Thinking the Unthinkable: Maybe We Should Shut Down

When we think about the important work we do at a nonprofit, it's hard not to think that closing down is the ultimate disaster. But sometimes a lack of money or energy raises the question for us. Here at Blue Avocado, where we turn things on their heads to get a fresh look, we believe that just thinking about closing can be freeing: a chance to re-think not only our organization, but how best to utilize the human and other resources we have. When an organization becomes a heavy burden for staff, the board, and volunteers, it's time to look at options.

It's very hard to break the ice on a board and open a discussion about closing down. The nonprofit board of directors is responsible for the organization's future: whether to grow, change, downsize, merge, evolve, or close. And although nonprofit board members don't have personal financial stakes in the organization, they have invested their time, their energy, their financial contributions, and their hearts.

At the same time, few nonprofits are destined to thrive for centuries . . . there may be a time for closing and for turning to new ventures.

For many nonprofit boards, this is the unthinkable: closing down or going out of business. There may be a crisis, or serious warning signs, or simply a lack of energy in the organization. In other cases, conditions may have changed and the organization is no longer viable, at least in its current form. Whatever the long-term causes may be, a board may find itself wondering whether to go out of business, what the implications will be, whether the organization can still be saved, whether the organization should choose bankruptcy or dissolution, and how to go about closing down.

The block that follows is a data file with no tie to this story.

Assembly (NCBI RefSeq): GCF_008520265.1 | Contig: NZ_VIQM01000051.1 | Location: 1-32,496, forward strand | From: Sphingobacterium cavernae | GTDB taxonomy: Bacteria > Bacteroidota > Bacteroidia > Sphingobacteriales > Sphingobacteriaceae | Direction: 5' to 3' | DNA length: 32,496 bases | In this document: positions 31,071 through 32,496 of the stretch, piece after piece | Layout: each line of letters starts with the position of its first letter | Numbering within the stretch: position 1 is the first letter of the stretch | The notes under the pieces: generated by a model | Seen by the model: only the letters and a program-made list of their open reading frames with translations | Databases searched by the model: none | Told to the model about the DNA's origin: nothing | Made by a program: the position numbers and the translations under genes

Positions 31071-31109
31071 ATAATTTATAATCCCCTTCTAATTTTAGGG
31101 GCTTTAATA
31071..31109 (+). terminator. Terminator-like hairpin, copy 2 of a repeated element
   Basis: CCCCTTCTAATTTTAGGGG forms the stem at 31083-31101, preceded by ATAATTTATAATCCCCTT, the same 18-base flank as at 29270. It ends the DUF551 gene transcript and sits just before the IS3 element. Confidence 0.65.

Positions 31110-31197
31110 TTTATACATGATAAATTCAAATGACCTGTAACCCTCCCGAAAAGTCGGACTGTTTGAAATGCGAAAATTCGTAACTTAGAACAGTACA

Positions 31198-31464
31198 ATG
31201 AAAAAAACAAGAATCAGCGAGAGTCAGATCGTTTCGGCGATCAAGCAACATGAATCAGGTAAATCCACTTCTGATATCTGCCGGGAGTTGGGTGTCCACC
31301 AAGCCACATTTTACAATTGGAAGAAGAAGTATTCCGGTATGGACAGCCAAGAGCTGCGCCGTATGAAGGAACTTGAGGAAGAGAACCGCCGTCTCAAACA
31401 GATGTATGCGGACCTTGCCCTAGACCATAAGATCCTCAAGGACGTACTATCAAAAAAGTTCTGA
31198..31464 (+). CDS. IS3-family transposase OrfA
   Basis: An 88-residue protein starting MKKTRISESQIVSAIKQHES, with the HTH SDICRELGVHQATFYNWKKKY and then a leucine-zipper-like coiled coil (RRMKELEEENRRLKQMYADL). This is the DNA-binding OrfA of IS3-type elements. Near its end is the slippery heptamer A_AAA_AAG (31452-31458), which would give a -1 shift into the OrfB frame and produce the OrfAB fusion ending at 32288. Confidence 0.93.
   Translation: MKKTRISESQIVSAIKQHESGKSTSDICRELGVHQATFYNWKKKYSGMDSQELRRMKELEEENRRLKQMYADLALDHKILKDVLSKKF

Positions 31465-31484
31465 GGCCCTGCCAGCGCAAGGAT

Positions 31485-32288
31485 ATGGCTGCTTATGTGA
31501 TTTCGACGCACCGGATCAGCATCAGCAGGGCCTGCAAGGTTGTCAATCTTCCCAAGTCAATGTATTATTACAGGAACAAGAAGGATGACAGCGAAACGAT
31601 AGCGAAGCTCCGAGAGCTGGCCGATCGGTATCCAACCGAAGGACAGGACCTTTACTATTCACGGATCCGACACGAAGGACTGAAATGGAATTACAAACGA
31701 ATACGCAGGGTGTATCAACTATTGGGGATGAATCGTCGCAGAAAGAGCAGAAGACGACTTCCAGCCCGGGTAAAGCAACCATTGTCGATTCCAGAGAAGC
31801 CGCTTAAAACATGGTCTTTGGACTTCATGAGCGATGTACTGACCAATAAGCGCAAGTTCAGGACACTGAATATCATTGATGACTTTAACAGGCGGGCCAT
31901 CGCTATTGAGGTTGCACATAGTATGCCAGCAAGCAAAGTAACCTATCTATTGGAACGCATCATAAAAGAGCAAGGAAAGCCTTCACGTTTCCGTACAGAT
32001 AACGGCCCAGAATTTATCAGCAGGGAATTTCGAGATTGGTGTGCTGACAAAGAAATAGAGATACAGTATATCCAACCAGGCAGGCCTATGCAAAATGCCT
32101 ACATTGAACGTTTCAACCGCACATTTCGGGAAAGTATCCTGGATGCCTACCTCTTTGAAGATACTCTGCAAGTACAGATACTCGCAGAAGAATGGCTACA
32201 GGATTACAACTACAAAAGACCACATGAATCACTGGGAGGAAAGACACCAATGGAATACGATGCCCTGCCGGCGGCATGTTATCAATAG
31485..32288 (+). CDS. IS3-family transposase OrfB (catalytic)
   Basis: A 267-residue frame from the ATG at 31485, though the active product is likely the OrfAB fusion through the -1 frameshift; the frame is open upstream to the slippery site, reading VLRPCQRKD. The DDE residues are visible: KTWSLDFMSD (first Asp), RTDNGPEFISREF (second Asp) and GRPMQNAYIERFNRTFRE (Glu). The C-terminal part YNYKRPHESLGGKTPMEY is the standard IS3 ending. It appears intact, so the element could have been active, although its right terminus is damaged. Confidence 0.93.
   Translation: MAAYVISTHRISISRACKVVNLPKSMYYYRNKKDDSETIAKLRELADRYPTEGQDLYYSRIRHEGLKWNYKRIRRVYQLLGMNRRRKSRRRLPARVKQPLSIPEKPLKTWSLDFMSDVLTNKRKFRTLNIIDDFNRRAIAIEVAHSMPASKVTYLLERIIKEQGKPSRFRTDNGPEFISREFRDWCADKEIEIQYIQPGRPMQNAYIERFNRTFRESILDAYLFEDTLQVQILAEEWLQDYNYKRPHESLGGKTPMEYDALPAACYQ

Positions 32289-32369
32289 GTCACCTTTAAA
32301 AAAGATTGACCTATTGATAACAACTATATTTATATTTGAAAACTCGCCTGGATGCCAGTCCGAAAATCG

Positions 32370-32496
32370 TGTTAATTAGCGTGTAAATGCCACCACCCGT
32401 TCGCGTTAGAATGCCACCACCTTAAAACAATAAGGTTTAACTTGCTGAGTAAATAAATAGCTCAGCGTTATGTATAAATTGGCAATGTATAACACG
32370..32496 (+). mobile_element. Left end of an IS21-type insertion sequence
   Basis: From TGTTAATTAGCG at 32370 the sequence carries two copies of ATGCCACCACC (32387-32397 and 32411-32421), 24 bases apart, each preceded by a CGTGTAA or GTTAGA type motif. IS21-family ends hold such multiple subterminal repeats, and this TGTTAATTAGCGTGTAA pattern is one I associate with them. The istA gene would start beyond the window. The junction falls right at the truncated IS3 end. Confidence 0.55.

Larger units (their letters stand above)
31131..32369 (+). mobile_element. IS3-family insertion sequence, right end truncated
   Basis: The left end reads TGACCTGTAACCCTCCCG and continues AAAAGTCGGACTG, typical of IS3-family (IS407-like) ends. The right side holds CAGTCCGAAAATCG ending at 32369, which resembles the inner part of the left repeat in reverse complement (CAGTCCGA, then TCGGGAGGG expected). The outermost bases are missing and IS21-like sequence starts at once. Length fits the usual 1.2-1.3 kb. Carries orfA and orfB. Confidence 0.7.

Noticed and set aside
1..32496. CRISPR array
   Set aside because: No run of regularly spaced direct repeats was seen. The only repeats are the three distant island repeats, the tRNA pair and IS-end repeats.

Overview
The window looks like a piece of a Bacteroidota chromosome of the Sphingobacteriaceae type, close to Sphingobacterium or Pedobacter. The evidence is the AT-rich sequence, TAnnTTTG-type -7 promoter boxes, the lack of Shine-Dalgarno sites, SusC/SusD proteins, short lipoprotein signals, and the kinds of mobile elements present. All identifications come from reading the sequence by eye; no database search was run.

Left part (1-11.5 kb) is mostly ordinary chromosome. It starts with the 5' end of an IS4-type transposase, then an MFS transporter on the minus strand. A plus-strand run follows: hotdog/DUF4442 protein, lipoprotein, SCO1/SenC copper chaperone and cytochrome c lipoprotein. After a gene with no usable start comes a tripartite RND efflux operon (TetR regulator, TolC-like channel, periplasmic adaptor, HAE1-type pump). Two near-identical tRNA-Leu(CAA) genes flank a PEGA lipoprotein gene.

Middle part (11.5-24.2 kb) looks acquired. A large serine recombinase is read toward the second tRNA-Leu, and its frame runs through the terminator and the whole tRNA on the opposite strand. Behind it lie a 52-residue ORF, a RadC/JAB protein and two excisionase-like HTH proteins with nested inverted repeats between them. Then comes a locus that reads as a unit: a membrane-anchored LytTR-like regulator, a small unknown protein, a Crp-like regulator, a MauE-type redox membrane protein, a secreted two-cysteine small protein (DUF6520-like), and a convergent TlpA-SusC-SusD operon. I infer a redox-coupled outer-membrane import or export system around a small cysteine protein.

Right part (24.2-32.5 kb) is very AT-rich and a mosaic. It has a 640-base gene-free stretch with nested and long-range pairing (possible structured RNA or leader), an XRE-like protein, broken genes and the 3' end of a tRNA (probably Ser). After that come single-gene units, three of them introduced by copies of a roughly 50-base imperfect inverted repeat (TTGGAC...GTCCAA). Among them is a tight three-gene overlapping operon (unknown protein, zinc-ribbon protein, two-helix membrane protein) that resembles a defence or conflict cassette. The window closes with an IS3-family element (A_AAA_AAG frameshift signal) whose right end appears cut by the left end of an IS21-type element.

In most cases the board finds itself facing an obvious crossroads. Perhaps the organization has lost all its funding or a substantial funding source; perhaps key staff have departed; or perhaps the organization has lost a valuable facility or donated service. Other indicators may be a sudden awareness of significant debt or unpaid payroll, a scandal or seriously damaged reputation, or a serious legal challenge.

By the time the board arrives at this crossroads, there's usually a history of less-than-successful efforts to turn things around. For example, in the previous year the organization may have laid off staff, cut costs, or undertaken a new fundraising drive. As a result, board members often enter the discussion tired or resentful. It's not easy for such a board to find the strength to consider all the strategic options objectively, to pursue possible mergers, or to manage a bankruptcy process well.

One important step is for the board to describe, or "declare," the situation a crisis or emergency, or at least an "urgent and unusual situation." Such a declaration helps board and staff members to feel that it is appropriate to hold extra or unusual meetings, to take unusual measures to cut costs, and to ask for financial or political help. Declaring a crisis also gives the board a chance to see if there are supporters who step forward to help. Perhaps most importantly, declaring a special situation gives people permission to talk more openly about problems facing the organization and to think more creatively about what options exist.

Some organizations create a special options task force of a few board members or a board-staff team that is charged with developing strategic options. The task force can talk with key creditors, key funders, allied organizations, and staff. The task force may consider these strategies among others: